• $\begingroup$ The value of Reichenbach's $\epsilon$, where $\epsilon=\frac12$ for the Einstein synchronization convention. Dale's answer is excellent (IMHO), but for a more in-depth exposition, please see The Conventionality of Simultaneity by physicist John D. Norton, who is a noted science philosopher and historian of relativity. $\endgroup$
    – PM 2Ring
    Sep 15, 2021 at 18:41
  • $\begingroup$ The first half of Dale's answer seems to be telling us that speed = distance/time, which is a definition I cannot argue with. But can you explain how anything Reichenbach or Norton ever wrote helps in predicting the result of experiments? $\endgroup$
    – Frogton
    Sep 15, 2021 at 20:07
  • $\begingroup$ As Dale said, "you are free to select any value of epsilon and no experiment will contradict you". $\endgroup$
    – PM 2Ring
    Sep 15, 2021 at 20:17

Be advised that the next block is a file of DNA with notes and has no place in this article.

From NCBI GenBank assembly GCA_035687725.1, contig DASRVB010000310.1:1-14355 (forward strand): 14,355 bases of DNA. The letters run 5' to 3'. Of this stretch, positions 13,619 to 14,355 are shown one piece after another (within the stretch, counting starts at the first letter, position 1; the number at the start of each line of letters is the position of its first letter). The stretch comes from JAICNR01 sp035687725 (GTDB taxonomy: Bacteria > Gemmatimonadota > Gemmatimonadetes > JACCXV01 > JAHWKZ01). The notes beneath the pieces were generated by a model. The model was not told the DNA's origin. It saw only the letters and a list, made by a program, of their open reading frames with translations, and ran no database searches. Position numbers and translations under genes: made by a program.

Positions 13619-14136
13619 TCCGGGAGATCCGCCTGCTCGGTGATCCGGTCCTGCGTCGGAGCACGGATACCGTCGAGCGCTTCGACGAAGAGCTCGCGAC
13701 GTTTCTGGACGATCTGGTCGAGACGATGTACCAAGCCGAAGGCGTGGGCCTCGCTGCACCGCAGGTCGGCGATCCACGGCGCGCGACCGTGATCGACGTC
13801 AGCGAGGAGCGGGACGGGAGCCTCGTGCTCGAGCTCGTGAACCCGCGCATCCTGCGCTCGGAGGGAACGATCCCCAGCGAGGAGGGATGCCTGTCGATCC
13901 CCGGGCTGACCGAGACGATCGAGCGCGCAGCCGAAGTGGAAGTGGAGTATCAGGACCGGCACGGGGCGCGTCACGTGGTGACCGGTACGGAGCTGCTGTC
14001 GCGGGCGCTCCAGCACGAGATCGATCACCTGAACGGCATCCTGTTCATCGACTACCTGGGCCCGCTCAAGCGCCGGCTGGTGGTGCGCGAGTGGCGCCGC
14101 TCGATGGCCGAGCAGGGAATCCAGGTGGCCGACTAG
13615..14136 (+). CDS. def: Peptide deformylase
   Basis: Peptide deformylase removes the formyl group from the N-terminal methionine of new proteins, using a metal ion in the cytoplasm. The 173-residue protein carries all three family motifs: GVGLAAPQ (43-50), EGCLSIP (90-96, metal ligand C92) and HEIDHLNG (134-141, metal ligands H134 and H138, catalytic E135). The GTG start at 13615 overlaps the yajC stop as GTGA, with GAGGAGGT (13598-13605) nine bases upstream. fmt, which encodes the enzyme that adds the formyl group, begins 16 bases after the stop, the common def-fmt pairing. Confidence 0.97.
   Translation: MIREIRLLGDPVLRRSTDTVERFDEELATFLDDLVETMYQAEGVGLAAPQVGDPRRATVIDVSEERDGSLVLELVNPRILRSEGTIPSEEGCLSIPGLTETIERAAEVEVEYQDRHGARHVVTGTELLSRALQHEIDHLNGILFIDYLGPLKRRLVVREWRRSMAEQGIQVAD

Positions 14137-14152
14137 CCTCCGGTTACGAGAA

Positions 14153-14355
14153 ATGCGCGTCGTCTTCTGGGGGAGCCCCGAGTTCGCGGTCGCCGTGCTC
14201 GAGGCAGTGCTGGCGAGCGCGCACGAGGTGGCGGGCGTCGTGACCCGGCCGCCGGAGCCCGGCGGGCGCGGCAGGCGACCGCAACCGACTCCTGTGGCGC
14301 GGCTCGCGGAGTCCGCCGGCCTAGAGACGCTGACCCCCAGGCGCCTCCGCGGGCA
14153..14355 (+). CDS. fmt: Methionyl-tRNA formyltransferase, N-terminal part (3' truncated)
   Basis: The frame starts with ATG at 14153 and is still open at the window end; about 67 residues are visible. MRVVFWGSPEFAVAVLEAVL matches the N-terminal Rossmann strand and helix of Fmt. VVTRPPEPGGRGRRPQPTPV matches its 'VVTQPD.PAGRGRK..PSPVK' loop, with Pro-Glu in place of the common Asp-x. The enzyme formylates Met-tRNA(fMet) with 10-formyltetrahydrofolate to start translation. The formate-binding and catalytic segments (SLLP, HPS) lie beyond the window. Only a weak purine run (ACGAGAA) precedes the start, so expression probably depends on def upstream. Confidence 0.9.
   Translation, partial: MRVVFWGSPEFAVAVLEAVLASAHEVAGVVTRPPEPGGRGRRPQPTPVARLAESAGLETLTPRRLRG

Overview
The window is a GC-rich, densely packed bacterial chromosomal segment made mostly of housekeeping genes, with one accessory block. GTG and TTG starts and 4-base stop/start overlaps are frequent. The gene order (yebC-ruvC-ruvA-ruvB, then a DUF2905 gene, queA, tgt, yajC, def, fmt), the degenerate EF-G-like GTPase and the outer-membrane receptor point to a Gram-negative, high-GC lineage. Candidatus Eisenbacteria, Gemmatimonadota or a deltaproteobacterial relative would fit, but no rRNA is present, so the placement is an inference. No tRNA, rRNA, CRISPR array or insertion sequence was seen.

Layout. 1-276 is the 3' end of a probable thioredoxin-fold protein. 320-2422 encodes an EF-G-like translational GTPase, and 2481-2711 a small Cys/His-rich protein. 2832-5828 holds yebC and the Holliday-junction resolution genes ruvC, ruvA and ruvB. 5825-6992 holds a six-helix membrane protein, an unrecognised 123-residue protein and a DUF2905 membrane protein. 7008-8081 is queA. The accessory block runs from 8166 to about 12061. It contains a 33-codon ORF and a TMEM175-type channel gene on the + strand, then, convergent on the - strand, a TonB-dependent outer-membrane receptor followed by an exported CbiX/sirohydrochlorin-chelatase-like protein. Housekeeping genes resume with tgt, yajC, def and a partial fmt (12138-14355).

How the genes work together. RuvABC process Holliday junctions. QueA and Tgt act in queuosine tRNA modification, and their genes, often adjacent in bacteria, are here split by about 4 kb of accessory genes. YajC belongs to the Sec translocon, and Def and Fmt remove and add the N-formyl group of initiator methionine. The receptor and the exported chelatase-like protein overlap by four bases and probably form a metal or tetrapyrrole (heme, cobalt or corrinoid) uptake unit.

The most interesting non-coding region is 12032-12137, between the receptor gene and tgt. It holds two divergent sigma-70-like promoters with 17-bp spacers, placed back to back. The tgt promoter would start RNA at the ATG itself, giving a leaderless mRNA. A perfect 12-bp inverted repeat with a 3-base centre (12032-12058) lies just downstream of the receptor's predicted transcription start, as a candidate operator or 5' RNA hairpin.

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You are overthinking it. Fancy equations that I don't understand are not the solution. Using an example based on Veritasium's video, if it was 12:00 on Earth and the message took 20 minutes to arrive, on Mars they would think it was sent 10 minutes ago, so they would set their clocks to 12:10. They would then send a message that it was 12:10, and the people on Earth would think it was sent at 12:10, 10 minutes ago. They would then go back to Earth and measure the time delay. If it was off by 10 minutes, the speed of light would be infinite. If it was off by a different number, they would calculate the speed based on the fact that if it was off by 0 minutes it would be 10 minutes to earth, if it was 12:00 on Earth and the message took 19 minutes to arrive, on Mars they would think it was sent 10 minutes ago, so they would set their clocks to 12:10. It would actually be 12:19. They would then, in 1 minute, send a message that it was 12:10, and the people on Earth would think it was sent at 12:10, 10 minutes ago.Then, it would be 12:11 on Mars, and 12:20 on Earth. They would measure it as a 9 minute difference, meaning Mar's message took 1 minute to reach them. And so on and so on. They would calculate the distance between Earth and Mars when this happened, then divide it by the the time taken for the signal to travel, ultimately getting the speed of light in that direction. They would do the same for Earth to Mars. They would divide the distance from Earth to Mars when that happened by the 19 minutes to travel from Earth to Mars. And, Voila! One-way light speed requires space travel!